We've got roughly 30 years of sample data that shows warming...and the Earth is too big of a system to manipulate any kind of reliable experiment. It's a very hard thing to figure out...but the Earth has cooled and warmed and cooled and warmed all by itself. From a nearly tropical Earth all the way around at the time of the dinosaurs, to a freezing tundra during several ice ages. It's hard to really know what's going to happen...I just know that it's really cold outside right now.

~Zoo

on Feb 15, 2007
Draginol's discussion of this topic indicates two problems with his temporizing, one of which he readily acknowledges: 1) he has little scientific background, and 2) he is willing to lump and stereotype people with opposiing points of view when it suits his purpose.

I would defy Draginol or anyone to find a definition of "weak science" in any textbook that matches the comments he makes in his third paragraph. From a scientific point of view, this term is nonsensical; there are endeavors that are scientific and those that are not. Either you examine known facts to generate a working hypothesis, which you test and subsequently reject or fail to reject, thereby generating new hypotheses in an epistemological cycle that is, for human purposes, unending--or you do not. The fact that scientists have reached a consensus on an issue that can be viewed in political terms does not necessarily mean that the scientists are wrong or that there is no "hard" science backing the viewpoint in question. Usually what it means is that the opponents of the scientific consensus have a political agenda of their own, and the easiest way to discredit the consensus viewpoint is to claim that it is biased, weak, or scientifically invalid, which is much easier to do when the critics control the definitions of what constitutes science.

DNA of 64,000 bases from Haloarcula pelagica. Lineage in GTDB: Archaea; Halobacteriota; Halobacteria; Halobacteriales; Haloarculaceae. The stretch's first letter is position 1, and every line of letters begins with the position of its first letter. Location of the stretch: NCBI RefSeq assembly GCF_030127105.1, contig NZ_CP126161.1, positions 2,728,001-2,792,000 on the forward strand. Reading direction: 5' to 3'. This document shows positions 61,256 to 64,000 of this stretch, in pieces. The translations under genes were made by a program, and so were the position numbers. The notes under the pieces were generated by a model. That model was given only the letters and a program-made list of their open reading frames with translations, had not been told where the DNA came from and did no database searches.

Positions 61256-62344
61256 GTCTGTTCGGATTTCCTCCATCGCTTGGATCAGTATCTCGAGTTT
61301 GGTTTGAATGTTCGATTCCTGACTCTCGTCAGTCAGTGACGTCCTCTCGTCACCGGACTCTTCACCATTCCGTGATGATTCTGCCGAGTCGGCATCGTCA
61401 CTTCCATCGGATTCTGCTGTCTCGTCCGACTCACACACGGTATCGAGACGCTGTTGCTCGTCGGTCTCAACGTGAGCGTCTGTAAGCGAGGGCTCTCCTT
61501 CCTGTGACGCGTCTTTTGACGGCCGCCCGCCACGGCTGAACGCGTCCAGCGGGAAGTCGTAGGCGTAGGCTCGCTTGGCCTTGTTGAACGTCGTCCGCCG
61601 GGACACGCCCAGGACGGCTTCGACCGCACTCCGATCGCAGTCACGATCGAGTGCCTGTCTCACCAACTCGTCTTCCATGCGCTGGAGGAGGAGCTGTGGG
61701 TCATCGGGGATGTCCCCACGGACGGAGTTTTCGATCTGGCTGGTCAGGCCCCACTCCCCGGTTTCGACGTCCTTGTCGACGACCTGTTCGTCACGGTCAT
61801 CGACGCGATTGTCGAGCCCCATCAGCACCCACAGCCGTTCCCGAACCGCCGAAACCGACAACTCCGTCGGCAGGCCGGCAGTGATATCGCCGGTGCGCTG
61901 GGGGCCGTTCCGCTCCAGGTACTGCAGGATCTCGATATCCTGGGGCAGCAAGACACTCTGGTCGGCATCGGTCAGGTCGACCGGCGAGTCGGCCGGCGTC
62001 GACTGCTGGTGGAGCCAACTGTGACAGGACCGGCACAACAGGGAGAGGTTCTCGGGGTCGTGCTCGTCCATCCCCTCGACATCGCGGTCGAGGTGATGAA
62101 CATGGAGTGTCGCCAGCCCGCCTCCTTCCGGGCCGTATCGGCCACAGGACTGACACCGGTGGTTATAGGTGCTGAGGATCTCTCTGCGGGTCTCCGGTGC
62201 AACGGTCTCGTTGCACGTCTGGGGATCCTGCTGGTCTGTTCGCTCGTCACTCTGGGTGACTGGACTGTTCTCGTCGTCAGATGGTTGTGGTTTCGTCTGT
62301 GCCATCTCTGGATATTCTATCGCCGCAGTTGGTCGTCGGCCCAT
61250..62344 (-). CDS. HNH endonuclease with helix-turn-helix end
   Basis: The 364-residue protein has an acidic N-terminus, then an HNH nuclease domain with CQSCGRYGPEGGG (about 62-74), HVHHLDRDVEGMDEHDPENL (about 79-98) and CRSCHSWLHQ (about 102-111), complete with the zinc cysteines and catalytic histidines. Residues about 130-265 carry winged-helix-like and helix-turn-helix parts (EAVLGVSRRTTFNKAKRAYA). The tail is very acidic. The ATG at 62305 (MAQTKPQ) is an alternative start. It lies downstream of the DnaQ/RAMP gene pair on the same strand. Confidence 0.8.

I would direct those who believe that Draginol has a legitimate point to consider the following links:

http://www.sciencemag.org/cgi/content/abstract/sci;292/5515/267

http://www.sciencemag.org/cgi/content/abstract/292/5515/270

http://www.sciencemag.org/cgi/content/full/306/5702/1686

These are just a few of the articles available in the journal Science, the premier publication of the scientific community. The American Association for Advancement of Science has no ax to grind, other than the promotion of valid scientific endeavors. You don't have to take my word for it; call your local university and ask any faculty member in the biology, physics, geology, chemistry, or microbiology departments about the prestige and apolitical nature of this organization.